What do you want to be when you grow up?

March 10, 2010

Remember when you were a kid and adults would ask you “What do you want to be when you grow up”? Many of us would respond with I want to be a doctor, a fireman, a nurse, a policeman, an astronaut, the president or any number of other roles we all aspired to be at one time or another as kids growing up.

Now as an operational Venture Capital partner I get to ask that same question all the time. Only instead of asking kids I ask founders and CEO’s of early and expansion stage companies that are looking for investors to raise growth capital to scale their companies.

Somewhere between early and expansion stage in every company several good things have occurred…

1.) You have released a functioning product/service that relieves a pain point in the marketplace

2.) You have paying customers

3.) You are starting to understand and build a distribution model to sell your product/service

Also, during this time because of the stress on early/expansion stage software companies to generate cash flow, many of you are also likely suffering from a bad habit I refer to as doing Anything For A Buck (AFAB).

This is when you need to ask yourself the question “What do I want to be when I grow up?” The reason this is so critical is until you actually answer this question you can’t determine what the correct strategy is to scale the company in a capital efficient manner to maximize your potential in the market place.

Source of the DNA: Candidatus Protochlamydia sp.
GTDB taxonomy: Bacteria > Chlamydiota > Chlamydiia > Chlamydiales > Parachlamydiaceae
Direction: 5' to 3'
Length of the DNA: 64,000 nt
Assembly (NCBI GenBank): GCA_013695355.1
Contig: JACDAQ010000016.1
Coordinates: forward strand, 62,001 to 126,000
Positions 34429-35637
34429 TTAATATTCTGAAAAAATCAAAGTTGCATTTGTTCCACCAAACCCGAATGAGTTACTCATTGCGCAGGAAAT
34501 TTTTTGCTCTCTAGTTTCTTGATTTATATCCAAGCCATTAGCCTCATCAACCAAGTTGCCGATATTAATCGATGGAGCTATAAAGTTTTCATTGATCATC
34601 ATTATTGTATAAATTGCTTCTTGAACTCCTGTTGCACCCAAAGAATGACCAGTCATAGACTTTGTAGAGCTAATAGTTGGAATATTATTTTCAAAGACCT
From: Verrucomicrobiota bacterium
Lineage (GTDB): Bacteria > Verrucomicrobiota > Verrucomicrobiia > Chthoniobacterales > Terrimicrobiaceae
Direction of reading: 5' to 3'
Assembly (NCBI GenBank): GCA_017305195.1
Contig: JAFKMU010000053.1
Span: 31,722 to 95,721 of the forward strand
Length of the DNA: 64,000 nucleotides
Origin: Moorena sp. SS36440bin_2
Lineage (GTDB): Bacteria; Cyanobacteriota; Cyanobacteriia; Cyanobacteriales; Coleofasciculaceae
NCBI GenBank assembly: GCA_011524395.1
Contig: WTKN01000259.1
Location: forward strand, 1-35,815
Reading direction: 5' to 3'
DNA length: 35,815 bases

There are several old statements that drive this home…

The shortest distance between 2 points is a straight line…

You can’t be all things to all people…

And when you answer this question lots of good things can happen like…

1.) Product Management can focus on the right target segment for input into development
2.) Developments road map becomes clearer and more focused making it easier to achieve
3.) Marketing gets easier, they now know who to target and the types of leads to generate for sales
4.) Sales win rate goes up since all the leads they receive are qualified and easier to close
5.) Customer support’s satisfaction rating goes up and support tickets go down since the product
is built, marketed and sold to the right segment

An the list goes on and on…
As kids everybody has to grow up sooner or later and the same is true with companies… so if you have not answered the question yet, you might want to start thinking about it!

All the best!


Venture Partner

<strong>George Roberts</strong> is a Venture Partner at OpenView. He enjoys partnering with companies and helping them achieve their goals through strategy, focus and operational execution. From 1990 to 2003, George spent 13 years at Oracle Corporation, most recently having served as Executive Vice President of North American Sales. While at Oracle, George was responsible for over $1 billion in revenue and more than 2,000 employees, reporting directly to the company’s CEO and Chairman, Larry Ellison.